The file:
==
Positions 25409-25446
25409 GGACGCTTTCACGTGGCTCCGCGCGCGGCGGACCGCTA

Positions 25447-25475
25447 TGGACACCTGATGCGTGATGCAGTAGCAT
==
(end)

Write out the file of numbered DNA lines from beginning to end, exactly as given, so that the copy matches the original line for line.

Positions 25409-25446
25409 GGACGCTTTCACGTGGCTCCGCGCGCGGCGGACCGCTA

Positions 25447-25475
25447 TGGACACCTGATGCGTGATGCAGTAGCAT